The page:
Back in November, we rated the three next-gen videogame consoles for the first time; six months later, we revisit the trio to see how they've fared since -- and look for clues about where they go next

By EW Staff
Updated July 06, 2007 at 04:00 AM EDT

Back in November, we reviewed the three next-generation videogame consoles: Sony’s PlayStation 3, Nintendo’s Wii, and Microsoft’s Xbox 360. The first two systems had just arrived in stores, the latter had just celebrated its first anniversary. As we expected, some of you took grave exception to the grades we awarded each system. Now, as we prepare for next week’s E3 convention — look for our on-the-scene reports on’s PopWatch blog — we offer this midterm report card for the three consoles. —Geoff Keighley, Wook Kim, and Gary Eng Walk

($299 to $479)
It’s earned its lead, but can it keep it? Thanks in part to a one-year head start on the competition, there are more 360s out there than either of the other two next-gen consoles — 12 million units sold worldwide as of the end of June, says Microsoft —. It has the largest and best lineup of games. It sets the standard for online gameplay, and Live Marketplace is bursting with compelling downloadable content. But watch out for the little white box closing the gap. In recent months, the 7-month-old Nintendo Wii has been out-selling the Xbox 360 by at least a 2-to-1 margin. At this rate, sometime during 2008, there’ll be more Wiis in people’s homes than Xbox 360s. Looks like it’s up to one man — a battle-armored warrior from Earth’s distant future — to stop Nintendo’s seemingly inexorable march to console dominance.

In May, Microsoft began selling the Xbox 360 Elite. This premium version of the console sports a matte black finish, a larger 120GB hard drive, and an HDMI port that should (theoretically) result in a better picture on flat panel TVs. At $479, the new top-of-the-line 360 is still less expensive than either of the two PS3 configurations. For those on a budget, Microsoft continues to sell a stripped-down version of the 360, sans hard drive and other frills, for $299 (just $50 more than the Wii). No matter which 360 you have, its most valuable asset continues to be the Xbox Live service, which enables gamers to play each other online, purchase new games and accessorize existing ones, and download TV shows and movies. Microsoft performs twice-yearly major updates to Live; the most recent update in the spring added instant-messaging functionality to the service. New offerings from Xbox Live Arcade hit the service every week, and they’re getting better and better — games like Boom Boom Rocket, an interactive fireworks show, look just as sophisticated as the disc-based games you buy in the stores. Very often, the coolest content doesn’t cost you a dime: March saw the first-ever high-def South Park episode, which Live members could download gratis. Also free of charge was May’s three-week-long Halo 3 beta play-test that gave eager gamers a first look at the blockbuster’s multiplayer features.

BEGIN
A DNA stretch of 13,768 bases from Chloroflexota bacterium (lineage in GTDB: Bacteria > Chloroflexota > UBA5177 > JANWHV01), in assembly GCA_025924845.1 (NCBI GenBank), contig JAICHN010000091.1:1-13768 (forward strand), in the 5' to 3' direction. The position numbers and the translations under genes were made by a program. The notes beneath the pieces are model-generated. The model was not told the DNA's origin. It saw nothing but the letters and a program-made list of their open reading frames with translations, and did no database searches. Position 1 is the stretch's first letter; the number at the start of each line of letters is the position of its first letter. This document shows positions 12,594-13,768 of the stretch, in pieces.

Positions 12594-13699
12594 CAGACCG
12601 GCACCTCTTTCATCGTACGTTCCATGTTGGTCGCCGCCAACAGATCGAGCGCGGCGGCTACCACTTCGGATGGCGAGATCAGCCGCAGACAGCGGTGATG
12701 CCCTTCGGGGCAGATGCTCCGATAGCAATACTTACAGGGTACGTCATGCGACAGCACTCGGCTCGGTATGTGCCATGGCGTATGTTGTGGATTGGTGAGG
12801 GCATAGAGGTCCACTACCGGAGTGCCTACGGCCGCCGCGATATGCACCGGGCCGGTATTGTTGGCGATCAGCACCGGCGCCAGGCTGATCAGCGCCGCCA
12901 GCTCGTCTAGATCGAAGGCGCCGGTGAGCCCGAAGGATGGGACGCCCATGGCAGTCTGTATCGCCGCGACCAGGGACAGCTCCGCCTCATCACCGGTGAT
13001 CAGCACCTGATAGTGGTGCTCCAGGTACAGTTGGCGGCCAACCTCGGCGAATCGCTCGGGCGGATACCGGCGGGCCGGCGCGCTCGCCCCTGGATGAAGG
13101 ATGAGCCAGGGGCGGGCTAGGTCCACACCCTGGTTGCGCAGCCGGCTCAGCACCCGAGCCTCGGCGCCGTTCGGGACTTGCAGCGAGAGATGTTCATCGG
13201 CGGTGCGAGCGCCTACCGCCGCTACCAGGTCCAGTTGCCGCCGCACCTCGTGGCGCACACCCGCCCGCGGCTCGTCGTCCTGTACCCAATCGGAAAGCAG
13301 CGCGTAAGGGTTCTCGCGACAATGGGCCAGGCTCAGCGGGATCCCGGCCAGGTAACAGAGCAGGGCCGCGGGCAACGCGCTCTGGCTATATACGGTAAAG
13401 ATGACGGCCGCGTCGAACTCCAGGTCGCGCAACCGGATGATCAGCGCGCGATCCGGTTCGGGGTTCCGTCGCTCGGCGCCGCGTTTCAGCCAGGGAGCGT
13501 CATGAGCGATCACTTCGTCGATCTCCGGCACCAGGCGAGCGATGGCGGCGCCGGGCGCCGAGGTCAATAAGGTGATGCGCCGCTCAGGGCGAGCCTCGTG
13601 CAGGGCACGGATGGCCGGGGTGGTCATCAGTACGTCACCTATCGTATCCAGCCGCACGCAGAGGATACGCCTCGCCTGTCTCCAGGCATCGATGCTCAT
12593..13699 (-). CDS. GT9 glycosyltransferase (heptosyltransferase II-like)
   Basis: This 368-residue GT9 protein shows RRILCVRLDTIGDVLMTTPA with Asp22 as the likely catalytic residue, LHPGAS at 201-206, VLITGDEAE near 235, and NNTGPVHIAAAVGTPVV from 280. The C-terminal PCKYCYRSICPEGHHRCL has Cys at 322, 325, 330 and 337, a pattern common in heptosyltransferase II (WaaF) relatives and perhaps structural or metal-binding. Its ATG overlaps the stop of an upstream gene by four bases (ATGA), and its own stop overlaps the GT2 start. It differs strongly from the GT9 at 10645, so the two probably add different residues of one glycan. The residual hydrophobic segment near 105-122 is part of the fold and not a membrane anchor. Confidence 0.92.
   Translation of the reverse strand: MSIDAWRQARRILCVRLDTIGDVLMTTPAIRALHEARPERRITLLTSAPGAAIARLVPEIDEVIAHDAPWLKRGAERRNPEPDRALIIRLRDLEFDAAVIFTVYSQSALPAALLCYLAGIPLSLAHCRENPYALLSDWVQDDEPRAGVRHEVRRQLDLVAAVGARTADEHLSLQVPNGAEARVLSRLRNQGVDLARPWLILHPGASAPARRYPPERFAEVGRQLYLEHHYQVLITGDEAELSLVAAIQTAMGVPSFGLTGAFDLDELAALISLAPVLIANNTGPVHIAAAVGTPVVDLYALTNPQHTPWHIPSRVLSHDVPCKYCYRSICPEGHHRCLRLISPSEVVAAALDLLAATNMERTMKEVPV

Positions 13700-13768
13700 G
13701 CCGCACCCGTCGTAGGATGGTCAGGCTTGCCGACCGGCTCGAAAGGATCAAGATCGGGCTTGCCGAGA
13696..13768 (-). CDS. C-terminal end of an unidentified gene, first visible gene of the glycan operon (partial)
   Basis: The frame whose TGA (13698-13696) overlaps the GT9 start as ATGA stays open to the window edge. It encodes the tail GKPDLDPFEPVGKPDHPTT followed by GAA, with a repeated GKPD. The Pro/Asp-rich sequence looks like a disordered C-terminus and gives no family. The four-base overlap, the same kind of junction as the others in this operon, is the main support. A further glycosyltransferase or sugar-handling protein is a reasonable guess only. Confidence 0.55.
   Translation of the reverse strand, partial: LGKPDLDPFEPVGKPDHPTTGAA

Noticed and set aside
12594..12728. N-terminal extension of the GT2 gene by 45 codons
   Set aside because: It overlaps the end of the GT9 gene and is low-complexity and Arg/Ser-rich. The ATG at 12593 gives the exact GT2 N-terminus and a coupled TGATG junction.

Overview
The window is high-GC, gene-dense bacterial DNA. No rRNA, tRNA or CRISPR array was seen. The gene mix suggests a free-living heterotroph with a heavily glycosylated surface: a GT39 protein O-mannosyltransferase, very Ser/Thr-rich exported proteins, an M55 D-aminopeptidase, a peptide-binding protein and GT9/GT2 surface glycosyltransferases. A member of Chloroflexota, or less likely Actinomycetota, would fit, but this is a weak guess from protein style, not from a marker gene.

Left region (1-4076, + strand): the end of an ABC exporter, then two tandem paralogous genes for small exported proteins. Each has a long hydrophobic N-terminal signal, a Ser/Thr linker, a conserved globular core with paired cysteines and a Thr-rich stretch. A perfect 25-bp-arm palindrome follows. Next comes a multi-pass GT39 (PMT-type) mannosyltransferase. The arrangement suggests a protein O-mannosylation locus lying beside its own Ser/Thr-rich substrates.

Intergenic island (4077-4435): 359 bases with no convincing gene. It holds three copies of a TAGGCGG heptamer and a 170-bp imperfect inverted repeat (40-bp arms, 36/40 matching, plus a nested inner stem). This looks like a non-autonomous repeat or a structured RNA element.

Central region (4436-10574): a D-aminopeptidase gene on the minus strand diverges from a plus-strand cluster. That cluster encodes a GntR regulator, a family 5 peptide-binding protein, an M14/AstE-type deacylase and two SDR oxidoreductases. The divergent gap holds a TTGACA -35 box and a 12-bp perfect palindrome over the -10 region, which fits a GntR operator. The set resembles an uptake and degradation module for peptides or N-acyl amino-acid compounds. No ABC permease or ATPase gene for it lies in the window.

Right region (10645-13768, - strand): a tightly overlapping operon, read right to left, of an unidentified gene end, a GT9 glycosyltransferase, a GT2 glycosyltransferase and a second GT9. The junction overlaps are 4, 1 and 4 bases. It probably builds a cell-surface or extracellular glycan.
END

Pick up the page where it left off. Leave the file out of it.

We still wish we didn’t need an HD-DVD attachment ($199) to play high-def movies on the 360. While Sony had the confidence in the competing Blu-Ray disc format to include the player in its PS3 console, Microsoft could have given the HD-DVD format a vote of confidence by building the HD-DVD functionality into its Elite edition of the 360, even if it meant charging a higher price. The Microsoft Points currency system — used to pay for all of the downloadable content — is still unnecessarily confusing. And we won’t even delve into all those horror stories about 360s and the now-fabled ”ring of death”…

Gears of War, Ghost Recon Advanced Warfighter (both the original and the sequel), Tom Clancy’s Rainbow Six Vegas, Dead Rising, Tomb Raider: Legend, Forza Motorsport 2, Guitar Hero II, and Crackdown all deserve some play time. There’s also a handful of must-download games on Xbox Live: Prince of Persia Classic, Boom Boom Rocket, and the still-addictive Geometry Wars Evolved, to name a few. From now until the end of the year, the 360 will test the limits of your bank account with a bumper crop of exclusives, including Bioshock, Blue Dragon, Project Gotham Racing 4, and Mass Effect. We’re looking forward to playing a number of non-exclusive 360 games, including Grand Theft Auto IV, Half-Life 2: Orange Box, Mercenaries 2, Assassins Creed, and Rock Band. Not a bad slate of upcoming titles. What? Oh, puh-leeze: Did you really think we were gonna forget Halo 3?

We said the 360 was ”hands-down your best game console option at the moment” and gave it the highest grade in the group. Last November, the 360 already had a solid, diverse library of titles, including the best-selling Gears of War, which has gone on to sell 3.8 million copies so far. Our grade then: A-

Going forward, it’ll get much harder for Xbox to stay on top. Nintendo is building some serious momentum. A year from now, it’s conceivable there’ll be more Wii consoles in people’s homes than 360s. Sooner, not later, PlayStation 3 sales will begin to heat up too. And yet, despite the doom and gloom, Microsoft’s machine is still the console to beat. For the most part, they’ve been doing everything right. Wii and the PS3 still suffer from a drought of top-shelf games, making the 360’s solid lineup look even stronger. And when the competition rolls out a hit or two, it’ll still be hard to match the 360’s superb online network. The next six months bring a strong string of hit games, led by a Halo 3 onslaught. Add in a potential price drop later this year and we still like the Xbox 360. Our grade now: A-

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